Right
In American MRailway code, the O was two clearly separated dots.
They had also the in Gerke and international Morse code missing ampersand &
as what we now decode as es.


Posted: 2022-01-14 00:21
Or you could say it is putting personality into your sending. I do understand those saying that a bug CAN sound beatiful, and not by sending perfect and exact code like a paddle and keyer, but with a slight twist... But of course not exageraging to the point of illegible code... With the BUG or straightkey, you have the possibility of emphasising certain parts of your sending.
You know, like talking to people in real life, it's nice that we don't sound the same. I have danish friends that all send good code, but they do sound different, and I can tell who is who in a ring-QSO. That's nice.
And CB/Chris, using a little imagination, and thinking a little about it, doesn't h e-e h e-e sound just a tiny bit as laughter to you...? Well, to me it does :)


Posted: 2022-01-14 10:30
Sebastian:
Or you could say it is putting personality into your sending.


The senders unique "fist" was all personality, but you need a manual key for that https://www.skccgroup.com/ ,
https://www.google.com/search?q=morse+code+fist&ei=rz3hYYntMcW78gKTi56QAQ&ved=0ahUKEwjJgJC88rD1AhXFnVwKHZOFBxIQ4dUDCA4&uact=5&oq=morse+code+fist&gs_lcp=Cgdnd3Mtd2l6EAMyBAgAEAoyBwgAEIAEEAoyBAgAEAoyBQgAEIAEMgQIABAKMggIABAWEAoQHjoHCAAQRxCwAzoHCAAQsQMQQzoFCAAQkQI6BAgAEEM6CAgAELEDEJECOggIABCABBDJAzoGCAAQFhAeSgUIPBIBMUoECEEYAEoECEYYAFD2BliGFWD2HGgBcAJ4AIABZYgBmwWSAQM4LjGYAQCgAQHIAQjAAQE&sclient=gws-wiz
and so it died with electronic keyers, unless you get your spacings wrong the same way all the time . . .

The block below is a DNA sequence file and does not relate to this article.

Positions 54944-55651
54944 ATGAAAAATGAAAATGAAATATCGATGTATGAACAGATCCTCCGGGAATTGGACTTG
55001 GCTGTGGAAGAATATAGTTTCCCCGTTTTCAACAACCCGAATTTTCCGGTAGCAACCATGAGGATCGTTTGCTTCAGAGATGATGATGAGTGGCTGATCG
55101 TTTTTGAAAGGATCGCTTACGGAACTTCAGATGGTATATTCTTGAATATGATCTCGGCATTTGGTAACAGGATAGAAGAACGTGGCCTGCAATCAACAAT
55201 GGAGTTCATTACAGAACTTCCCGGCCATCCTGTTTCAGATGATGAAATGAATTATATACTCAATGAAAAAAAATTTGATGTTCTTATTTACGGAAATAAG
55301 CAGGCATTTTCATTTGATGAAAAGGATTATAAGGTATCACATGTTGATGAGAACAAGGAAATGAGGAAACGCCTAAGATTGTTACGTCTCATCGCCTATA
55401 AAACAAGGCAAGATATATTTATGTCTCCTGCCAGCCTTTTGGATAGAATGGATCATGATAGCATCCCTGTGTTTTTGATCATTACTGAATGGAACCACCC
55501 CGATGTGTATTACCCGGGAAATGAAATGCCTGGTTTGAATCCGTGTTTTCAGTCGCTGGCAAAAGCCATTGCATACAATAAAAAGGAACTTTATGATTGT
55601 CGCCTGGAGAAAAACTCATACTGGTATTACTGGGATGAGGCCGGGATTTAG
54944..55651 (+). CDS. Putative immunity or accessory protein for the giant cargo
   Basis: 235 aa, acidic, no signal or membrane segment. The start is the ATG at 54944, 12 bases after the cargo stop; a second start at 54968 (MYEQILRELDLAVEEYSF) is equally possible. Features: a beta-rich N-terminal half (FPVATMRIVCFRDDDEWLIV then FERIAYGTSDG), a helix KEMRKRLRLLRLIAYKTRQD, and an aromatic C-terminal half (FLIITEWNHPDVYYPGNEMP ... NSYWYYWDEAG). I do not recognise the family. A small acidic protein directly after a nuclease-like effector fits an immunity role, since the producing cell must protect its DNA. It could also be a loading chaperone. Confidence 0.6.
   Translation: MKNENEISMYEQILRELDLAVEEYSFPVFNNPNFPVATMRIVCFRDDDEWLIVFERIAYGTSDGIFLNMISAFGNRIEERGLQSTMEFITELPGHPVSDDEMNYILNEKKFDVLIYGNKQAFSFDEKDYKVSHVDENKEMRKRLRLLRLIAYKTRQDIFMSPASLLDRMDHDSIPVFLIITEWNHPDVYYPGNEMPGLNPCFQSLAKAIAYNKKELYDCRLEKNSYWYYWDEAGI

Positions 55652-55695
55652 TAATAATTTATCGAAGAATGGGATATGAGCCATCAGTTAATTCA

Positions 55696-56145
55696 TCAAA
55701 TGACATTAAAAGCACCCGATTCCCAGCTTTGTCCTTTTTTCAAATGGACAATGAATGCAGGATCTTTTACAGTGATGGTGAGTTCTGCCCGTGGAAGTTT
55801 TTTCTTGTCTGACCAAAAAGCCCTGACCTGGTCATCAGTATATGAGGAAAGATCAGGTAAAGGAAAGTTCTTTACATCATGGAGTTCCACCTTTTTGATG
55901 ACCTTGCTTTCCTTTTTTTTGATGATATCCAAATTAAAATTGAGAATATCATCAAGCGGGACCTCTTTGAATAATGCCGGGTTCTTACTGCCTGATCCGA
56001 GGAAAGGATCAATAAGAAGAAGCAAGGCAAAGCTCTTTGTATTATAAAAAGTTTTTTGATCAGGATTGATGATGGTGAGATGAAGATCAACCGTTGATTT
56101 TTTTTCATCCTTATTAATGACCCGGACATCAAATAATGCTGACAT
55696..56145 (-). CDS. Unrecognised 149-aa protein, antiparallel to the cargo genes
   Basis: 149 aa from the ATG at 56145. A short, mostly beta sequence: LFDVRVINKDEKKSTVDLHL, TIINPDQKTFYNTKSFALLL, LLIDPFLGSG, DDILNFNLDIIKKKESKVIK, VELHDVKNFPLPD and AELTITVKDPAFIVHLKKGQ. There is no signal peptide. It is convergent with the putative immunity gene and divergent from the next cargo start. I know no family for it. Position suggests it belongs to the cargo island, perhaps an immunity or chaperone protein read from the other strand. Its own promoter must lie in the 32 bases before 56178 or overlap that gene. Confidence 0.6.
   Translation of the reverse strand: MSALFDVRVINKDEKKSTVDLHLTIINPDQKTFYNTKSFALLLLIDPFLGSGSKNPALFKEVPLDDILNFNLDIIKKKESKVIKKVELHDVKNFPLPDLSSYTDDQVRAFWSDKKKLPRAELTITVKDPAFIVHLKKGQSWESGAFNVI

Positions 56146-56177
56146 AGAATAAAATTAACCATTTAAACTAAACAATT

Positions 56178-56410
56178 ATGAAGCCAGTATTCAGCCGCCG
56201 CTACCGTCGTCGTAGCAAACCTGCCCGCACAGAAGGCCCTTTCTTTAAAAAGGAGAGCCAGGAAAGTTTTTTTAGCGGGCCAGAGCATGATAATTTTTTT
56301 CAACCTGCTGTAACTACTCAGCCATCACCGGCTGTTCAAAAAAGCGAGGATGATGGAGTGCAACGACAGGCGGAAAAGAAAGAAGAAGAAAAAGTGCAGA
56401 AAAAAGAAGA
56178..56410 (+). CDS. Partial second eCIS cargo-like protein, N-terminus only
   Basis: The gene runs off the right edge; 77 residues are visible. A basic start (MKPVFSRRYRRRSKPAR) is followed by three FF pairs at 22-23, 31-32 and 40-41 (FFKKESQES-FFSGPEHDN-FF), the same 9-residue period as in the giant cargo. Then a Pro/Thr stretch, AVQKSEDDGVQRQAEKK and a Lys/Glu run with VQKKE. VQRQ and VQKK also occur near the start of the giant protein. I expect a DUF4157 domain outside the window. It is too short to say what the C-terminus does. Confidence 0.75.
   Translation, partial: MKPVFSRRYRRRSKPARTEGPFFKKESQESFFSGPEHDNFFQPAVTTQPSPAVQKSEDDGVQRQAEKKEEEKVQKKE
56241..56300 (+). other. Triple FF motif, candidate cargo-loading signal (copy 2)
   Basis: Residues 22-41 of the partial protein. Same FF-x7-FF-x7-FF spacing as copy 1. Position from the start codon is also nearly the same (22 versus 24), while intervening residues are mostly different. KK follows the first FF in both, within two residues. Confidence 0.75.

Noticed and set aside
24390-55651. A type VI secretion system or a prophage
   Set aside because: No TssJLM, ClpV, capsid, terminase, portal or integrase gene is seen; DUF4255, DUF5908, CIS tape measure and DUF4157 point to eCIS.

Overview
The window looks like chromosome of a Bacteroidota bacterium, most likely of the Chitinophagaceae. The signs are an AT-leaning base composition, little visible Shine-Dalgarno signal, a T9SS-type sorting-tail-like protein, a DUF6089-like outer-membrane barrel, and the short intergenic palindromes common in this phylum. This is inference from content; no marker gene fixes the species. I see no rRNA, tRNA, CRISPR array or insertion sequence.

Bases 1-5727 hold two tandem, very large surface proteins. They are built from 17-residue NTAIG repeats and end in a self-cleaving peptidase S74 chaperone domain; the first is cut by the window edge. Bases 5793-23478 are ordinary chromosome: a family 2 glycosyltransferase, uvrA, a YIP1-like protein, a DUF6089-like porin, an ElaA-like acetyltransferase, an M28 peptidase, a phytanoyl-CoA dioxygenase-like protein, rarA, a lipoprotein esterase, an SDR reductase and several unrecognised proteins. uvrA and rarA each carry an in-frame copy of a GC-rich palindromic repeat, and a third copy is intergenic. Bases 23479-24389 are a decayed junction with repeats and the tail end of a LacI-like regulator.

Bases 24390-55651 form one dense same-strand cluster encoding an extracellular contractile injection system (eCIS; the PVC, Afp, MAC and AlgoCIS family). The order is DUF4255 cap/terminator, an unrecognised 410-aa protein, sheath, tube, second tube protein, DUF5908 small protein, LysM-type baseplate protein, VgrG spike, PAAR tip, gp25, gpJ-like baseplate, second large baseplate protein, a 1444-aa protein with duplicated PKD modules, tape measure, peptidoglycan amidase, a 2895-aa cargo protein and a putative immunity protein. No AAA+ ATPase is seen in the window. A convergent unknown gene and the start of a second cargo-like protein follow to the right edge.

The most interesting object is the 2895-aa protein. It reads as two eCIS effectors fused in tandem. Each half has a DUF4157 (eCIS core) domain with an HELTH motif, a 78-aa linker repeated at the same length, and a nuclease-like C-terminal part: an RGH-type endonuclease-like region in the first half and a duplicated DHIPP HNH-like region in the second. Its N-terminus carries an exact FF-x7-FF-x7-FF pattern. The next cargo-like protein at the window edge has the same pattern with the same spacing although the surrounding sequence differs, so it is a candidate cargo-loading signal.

The y-service used to photograph the undulator graph of enemy operators and analyse their profile, so individual operators could be traced and units followed about, even if the local Y-operator had never heard that enemy operator before . .


Sebastian:

I do understand those saying that a bug CAN sound beatiful,


If you like banana boat swingers ( or Lake Erie ) maybe . .

http://www.schulheft-ottakring.eu/vane/afu/cw/CW%20Literatur/Banana%20Boat%20Swing.pdf

Sebastian:

and not by sending perfect and exact code like a paddle and keyer, but with a slight twist... But of course not exageraging to the point of illegible code... With the BUG or straightkey, you have the possibility of emphasising certain parts of your sending.
You know, like talking to people in real life, it's nice that we don't sound the same. I have danish friends that all send good code, but they do sound different, and I can tell who is who in a ring-QSO. That's nice.
And CB/Chris, using a little imagination, and thinking a little about it, doesn't h e-e h e-e sound just a tiny bit as laughter to you...? Well, to me it does :)


Not really - but in the UK it would be t 5 t 5 for ha ha ha so nearly there I suppose . . .

cb


Posted: 2022-01-15 00:13
In the fifties of the previous century you had CCCP club stations, with tjirp and 50 Hz tone, plus click all over the band. I suppose those guys build their club transmitter as a one tuber, with some power tube, with raw DC on the anode.